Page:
It’s safe to say that leaders in higher education typically have a love/hate relationship with college rankings. Traditionally, they love them when they do well and hate them when they move down a few pegs. Yet, outside of a small number of liberal arts colleges, few institutions have made the choice not to cooperate with the 800-pound gorilla in the college rankings industry–U.S. News and World Report. This is because research has shown that the profile of new students changes following a decline in the rankings and because many people care quite a bit about prestige.
This has made the recent decision by Yale Law and followed by ten law schools (and likely more by the time you read this) to stop cooperating with the U.S. News ranking of those programs fascinating. In this post, I offer some thoughts on what is next for college rankings based on my experiences as a researcher and as the longtime data editor for Washington Monthly’s rankings.
Prestige still matters. There are two groups of institutions that feel comfortable ignoring U.S. News’s implied threat to drop colleges lower in the rankings if they do not voluntarily provide data. The first group is broad-access institutions with a mission to serve all comers within their area, as these students tend not to look at rankings and U.S. News relegates them to the bottom of the list anyway. Why bother sending them data if your ranking won’t change?
The second group is institutions that already think they are the most prestigious, and thus have no need for rankings to validate their opinions. This is what is happening in the law school arena right now. Most of the top 15 institutions have announced that they will no longer provide data, and to some extent this group is a club of its own. Will this undermine the U.S. News law school rankings if none of the boycotting programs are where people expect them to be? That will be fascinating to watch.
What about the middle of the pack? The group of institutions that has been most sensitive to college rankings has been the group of not-quite elite but still selective institutions that are trying to enhance their profiles and jump over some of their competitors. Moving up in the rankings is often a part of their strategic plans, can increase presidential salaries at public universities, and U.S. News metrics have played a large part in how Florida has funded its public universities. Institutional leaders will be under intense pressure to keep cooperating with U.S. News so they can keep moving up.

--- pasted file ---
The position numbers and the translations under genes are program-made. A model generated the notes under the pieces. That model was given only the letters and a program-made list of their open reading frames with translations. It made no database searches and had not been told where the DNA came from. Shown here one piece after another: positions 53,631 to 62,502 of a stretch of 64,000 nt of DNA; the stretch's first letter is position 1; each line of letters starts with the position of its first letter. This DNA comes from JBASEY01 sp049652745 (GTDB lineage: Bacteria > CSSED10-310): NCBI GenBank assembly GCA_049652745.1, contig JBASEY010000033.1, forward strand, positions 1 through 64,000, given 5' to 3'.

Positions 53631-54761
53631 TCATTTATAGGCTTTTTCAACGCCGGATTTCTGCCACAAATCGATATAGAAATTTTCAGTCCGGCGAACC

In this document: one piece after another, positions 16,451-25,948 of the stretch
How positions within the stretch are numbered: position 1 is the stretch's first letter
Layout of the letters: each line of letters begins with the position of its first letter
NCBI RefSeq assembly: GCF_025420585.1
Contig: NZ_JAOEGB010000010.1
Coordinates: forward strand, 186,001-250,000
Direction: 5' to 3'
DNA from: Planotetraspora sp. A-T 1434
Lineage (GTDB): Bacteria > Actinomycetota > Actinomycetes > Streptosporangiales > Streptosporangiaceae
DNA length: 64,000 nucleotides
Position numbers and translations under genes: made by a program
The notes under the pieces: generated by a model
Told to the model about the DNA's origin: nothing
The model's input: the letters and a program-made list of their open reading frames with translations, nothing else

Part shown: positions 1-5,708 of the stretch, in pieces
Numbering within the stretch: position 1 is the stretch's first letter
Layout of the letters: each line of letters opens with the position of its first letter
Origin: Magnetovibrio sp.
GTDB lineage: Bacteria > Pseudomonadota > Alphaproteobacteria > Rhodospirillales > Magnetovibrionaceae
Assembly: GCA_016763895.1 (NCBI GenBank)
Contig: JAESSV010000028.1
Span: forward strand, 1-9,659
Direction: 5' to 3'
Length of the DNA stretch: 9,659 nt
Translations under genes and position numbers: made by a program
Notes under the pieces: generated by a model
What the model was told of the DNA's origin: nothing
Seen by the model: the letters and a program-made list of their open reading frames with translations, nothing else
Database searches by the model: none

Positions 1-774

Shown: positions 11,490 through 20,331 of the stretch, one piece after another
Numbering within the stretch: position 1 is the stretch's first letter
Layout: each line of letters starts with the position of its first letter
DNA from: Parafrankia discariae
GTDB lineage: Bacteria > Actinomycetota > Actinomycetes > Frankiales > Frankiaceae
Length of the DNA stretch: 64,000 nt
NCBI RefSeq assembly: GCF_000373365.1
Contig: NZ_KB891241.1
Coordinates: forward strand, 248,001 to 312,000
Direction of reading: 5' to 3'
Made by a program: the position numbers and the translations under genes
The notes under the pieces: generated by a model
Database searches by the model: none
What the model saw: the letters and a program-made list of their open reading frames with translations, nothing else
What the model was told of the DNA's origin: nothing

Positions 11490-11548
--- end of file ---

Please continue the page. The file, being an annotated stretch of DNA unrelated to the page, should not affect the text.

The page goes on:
Another item to keep an eye on: I would not be surprised if conservative state legislators loudly object to any moves away from rankings among public universities. In an era of growing political polarization and concerns about so-called “woke” higher education, this could serve as yet another flashpoint. Expect the boycotts to be at the most elite private institutions and at blue-state public research universities.
Will the main undergraduate rankings be affected? Graduate program rankings depend heavily on data provided by institutions because there are often no other available data sources. Law schools are a little different than many other programs because the accrediting agency (the American Bar Association) collects quite a bit of useful data. For programs such as education, U.S. News is forced to rely on data provided by institutions along with its reputational survey.
At the undergraduate level, U.S. News relies on two main data sources that are potentially at risk from boycotts. The first is the Common Data Set, which is a data collection partnership among U.S. News, Peterson’s, and the College Board. The rankings scandal at Columbia earlier this year came out of data anomalies that a professor identified based on their Common Data Set submissions, and Columbia just started releasing their submission to the public for the first time this fall. Opting out of the Common Data Set affects the powerful College Board, so institutions may not want to do that. The second is the long-lamented reputational survey, which has a history of being gamed by institutional leaders and has suffered from falling response rates. At some point, U.S. News may need to reconsider its methodology if more leaders decline to respond.
From where I sit as the Washington Monthly data editor, it’s nice to not rely on any data that institutions submit. (We don’t have the staff to do large data collections, anyway.) But I think the Common Data Set will survive, although there may need to be some additional checks put into the data collection process to make sure numbers are reasonable. The reputational survey, however, is slowly fading away. It would be great to see a measure of student success replace it, and I would suggest something like the Gallup Alumni Survey. That would be a tremendous addition to the U.S. News rankings and may even shake up the results.
Will colleges or programs ask not to be ranked? So far, the law school announcements that I have seen have mentioned that programs will not be providing data to U.S. News. But they could go one step farther and ask to be completely excluded from the rankings. From an institutional perspective, if most of the top-15 law schools opt out, is it better for them to be ranked in the 30s (or something like that) or just to not appear at all on paper? This would create an ethical question to ponder. Rankings exist in part to provide useful information to students and their families, but should a college that doesn’t want to be ranked still show up based on whatever data sources are available? I don’t have a great answer to that one.
Buckle up, folks. The rankings fun is likely to continue over the next year.